Researchers at the University of Hawaii and Manoa have discovered what they are calling,
They are calling it a "supervoid" and it measures 1.8 billion light years across.
This means that it would take 1.8 billion years to travel across this space if you were to travel at the speed of light.
The study (Detection of a Supervoid Aligned with the Cold Spot of the Cosmic Microwave Background) is being published online on April 20 in Monthly Notices of the Royal Astronomical Society by the Oxford University Press.
What’s interesting about this big structure, is that it consists of a great deal of emptiness. It is still populated, but has a significantly lower galaxy count. This part of the universe is unusually cool, researchers were actually looking for this "supervoid" as a means to explain why that area had unusual temperatures.
It’s a region in the sky that’s been dubbed as the "cold spot," and is highly unusual and unexpected given its tremendous size.
The cold spot was discovered 10 years ago and is used by scientists to try and piece together the origins of our universe, as well as explain the big bang - because that theory predicts warmer and cooler spots of various sizes in the universe.
It was discovered using data from Hawaii’s Pan-STARRS1 (PS1) telescope located on Haleakala, Maui, and NASA’s Wide Field Survey Explorer (WISE).
New Discovery Offers Partial Explanation
This new discovery however, still does not explain the mysterious cold spot, but offers a partial explanation.
Space is remarkable, and for the most part, all we can do is develop theories and continue to explain what we have yet to understand completely. Not long ago, scientists suggested that the big bang never even occurred.
Another interesting factor to consider is the weird world of quantum physics, that shows the nature of our reality might not even be physical.
One thing that confuses me is the fact that Szapudi has said this is the largest structure ever discovered, when it doesn’t seem to be a "structure" but just a portion of space with less "stuff."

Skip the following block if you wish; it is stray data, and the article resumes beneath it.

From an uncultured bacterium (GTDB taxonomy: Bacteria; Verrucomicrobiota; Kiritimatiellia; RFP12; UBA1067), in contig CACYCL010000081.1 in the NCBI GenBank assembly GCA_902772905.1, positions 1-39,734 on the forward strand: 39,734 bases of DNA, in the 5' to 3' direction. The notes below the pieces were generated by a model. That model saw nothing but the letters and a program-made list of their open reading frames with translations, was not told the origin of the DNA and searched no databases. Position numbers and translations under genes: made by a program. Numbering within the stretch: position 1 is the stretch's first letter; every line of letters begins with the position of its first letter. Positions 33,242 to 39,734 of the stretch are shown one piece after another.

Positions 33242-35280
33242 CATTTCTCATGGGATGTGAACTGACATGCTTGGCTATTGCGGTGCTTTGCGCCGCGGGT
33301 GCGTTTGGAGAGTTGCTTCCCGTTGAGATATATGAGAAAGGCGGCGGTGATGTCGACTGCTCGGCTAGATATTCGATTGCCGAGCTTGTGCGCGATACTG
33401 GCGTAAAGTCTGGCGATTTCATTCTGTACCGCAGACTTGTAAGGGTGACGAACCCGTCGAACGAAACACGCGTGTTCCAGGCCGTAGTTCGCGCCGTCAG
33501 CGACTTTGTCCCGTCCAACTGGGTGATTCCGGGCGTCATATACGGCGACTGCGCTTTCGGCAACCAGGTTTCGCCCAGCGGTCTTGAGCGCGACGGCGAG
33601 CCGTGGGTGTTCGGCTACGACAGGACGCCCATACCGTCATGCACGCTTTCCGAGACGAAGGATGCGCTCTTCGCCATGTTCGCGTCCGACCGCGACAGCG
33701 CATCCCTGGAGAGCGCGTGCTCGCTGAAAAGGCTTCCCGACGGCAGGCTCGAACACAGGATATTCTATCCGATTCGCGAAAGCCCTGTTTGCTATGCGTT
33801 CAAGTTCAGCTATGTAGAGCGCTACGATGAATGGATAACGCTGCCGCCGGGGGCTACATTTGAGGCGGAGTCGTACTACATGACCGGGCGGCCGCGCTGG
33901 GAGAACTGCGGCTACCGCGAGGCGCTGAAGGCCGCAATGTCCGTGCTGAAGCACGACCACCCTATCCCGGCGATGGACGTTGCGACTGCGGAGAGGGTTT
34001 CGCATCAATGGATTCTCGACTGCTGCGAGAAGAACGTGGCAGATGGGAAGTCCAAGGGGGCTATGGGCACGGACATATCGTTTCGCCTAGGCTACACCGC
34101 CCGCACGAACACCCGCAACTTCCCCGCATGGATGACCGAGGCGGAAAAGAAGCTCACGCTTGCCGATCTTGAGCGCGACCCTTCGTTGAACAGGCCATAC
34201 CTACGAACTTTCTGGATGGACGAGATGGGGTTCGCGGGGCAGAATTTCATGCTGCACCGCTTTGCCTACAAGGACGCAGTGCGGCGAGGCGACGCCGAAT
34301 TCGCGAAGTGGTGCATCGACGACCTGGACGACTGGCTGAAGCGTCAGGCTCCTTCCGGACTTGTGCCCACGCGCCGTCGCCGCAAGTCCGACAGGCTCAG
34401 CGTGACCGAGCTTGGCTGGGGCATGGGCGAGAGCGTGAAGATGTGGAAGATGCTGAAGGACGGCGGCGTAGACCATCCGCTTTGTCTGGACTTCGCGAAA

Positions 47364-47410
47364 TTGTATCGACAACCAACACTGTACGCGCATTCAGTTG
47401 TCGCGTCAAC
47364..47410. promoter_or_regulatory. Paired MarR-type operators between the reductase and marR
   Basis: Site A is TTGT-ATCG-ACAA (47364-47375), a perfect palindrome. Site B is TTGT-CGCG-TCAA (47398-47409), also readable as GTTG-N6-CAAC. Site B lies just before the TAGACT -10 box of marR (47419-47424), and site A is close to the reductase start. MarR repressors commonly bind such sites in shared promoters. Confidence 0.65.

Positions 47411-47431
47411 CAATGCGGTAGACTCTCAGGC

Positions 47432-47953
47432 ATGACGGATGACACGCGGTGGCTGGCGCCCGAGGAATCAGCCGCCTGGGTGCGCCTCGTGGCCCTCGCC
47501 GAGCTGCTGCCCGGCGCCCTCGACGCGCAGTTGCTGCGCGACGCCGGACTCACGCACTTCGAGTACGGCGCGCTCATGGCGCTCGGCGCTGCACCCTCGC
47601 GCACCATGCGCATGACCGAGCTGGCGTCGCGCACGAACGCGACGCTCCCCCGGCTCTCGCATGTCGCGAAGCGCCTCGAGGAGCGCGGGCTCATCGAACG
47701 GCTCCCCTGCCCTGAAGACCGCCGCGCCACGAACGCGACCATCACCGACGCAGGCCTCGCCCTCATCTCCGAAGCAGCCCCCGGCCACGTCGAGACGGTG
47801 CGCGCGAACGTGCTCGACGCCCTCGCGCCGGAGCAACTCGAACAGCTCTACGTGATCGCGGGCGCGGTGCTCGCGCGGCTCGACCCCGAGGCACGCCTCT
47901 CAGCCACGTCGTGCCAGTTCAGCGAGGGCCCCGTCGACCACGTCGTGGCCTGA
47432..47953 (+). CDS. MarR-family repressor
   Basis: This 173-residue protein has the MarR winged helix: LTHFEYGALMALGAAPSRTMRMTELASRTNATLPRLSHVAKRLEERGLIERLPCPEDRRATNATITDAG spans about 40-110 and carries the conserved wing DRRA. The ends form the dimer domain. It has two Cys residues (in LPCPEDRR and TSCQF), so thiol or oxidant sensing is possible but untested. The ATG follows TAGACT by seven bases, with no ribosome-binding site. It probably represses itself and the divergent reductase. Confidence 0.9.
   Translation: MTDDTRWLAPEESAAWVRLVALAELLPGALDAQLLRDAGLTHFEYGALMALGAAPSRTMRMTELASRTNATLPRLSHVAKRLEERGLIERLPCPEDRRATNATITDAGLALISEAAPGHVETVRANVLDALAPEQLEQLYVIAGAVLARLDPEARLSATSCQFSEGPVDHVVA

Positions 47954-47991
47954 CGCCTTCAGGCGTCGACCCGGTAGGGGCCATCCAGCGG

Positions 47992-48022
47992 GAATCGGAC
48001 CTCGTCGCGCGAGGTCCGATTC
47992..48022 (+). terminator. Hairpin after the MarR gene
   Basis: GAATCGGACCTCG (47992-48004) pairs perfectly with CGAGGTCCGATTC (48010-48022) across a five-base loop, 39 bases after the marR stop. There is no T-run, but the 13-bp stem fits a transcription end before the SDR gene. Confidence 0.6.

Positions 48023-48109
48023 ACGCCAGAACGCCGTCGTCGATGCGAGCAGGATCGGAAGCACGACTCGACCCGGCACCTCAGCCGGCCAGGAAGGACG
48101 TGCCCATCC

Regardless, it’s definitely an interesting discovery that adds a piece to the puzzle of what we have yet to comprehend.
Largest Known Structure in the Universe Leaves
its Imprint on CMB Radiation -
In 2004, astronomers examining a map of the radiation leftover from the Big Bang (the cosmic microwave background, or CMB) discovered the Cold Spot, a larger-than-expected unusually cold area of the sky.
The physics surrounding the
Bang 'theory' predicts
warmer and cooler spots of various sizes in the infant universe, but
a spot this large and this cold was unexpected.
If the Cold Spot originated from the Big Bang itself, it could be a rare sign of exotic physics that the standard cosmology (basically, the Big Bang theory and related physics) does not explain.
If, however, it is caused by a
foreground structure between us and the CMB, it would be a sign that
there is an extremely rare large-scale structure in the mass
distribution of the universe.
This void was found by combining
observations taken by PS1 at optical wavelengths with observations
taken by WISE at infrared wavelengths to estimate the distance to
and position of each galaxy in that part of the sky.
Paradoxically, identifying nearby large structures is harder than finding distant ones, since we must map larger portions of the sky to see the closer structures. The large three-dimensional sky maps created from PS1 and WISE by Dr. András Kovács (Eötvös Loránd University, Budapest, Hungary) were thus essential for this study.
The supervoid is only about 3 billion
light-years away from us, a relatively short distance in the cosmic
scheme of things.
By the time the light descends the hill, the hill has gotten flatter than when the light entered, so the light cannot pick up all the energy it lost upon entering the void.
The light exits the void with less
energy, and therefore at a longer wavelength, which corresponds to a
While the existence of the supervoid and its expected effect on the CMB do not fully explain the Cold Spot, it is very unlikely that the supervoid and the Cold Spot at the same location are a coincidence.
The team will continue its work using
improved data from PS1 and from the
Dark Energy Survey being conducted
with a telescope in Chile to study the Cold Spot and supervoid, as
well as another large void located near the constellation Draco.
In addition to Szapudi and Kovács,
researchers who contributed to this study include UH Manoa alumnus
Benjamin Granett (now at the National Institute for
Astrophysics, Italy), Zsolt Frei (Eötvös Loránd), and
Joseph Silk (Johns Hopkins).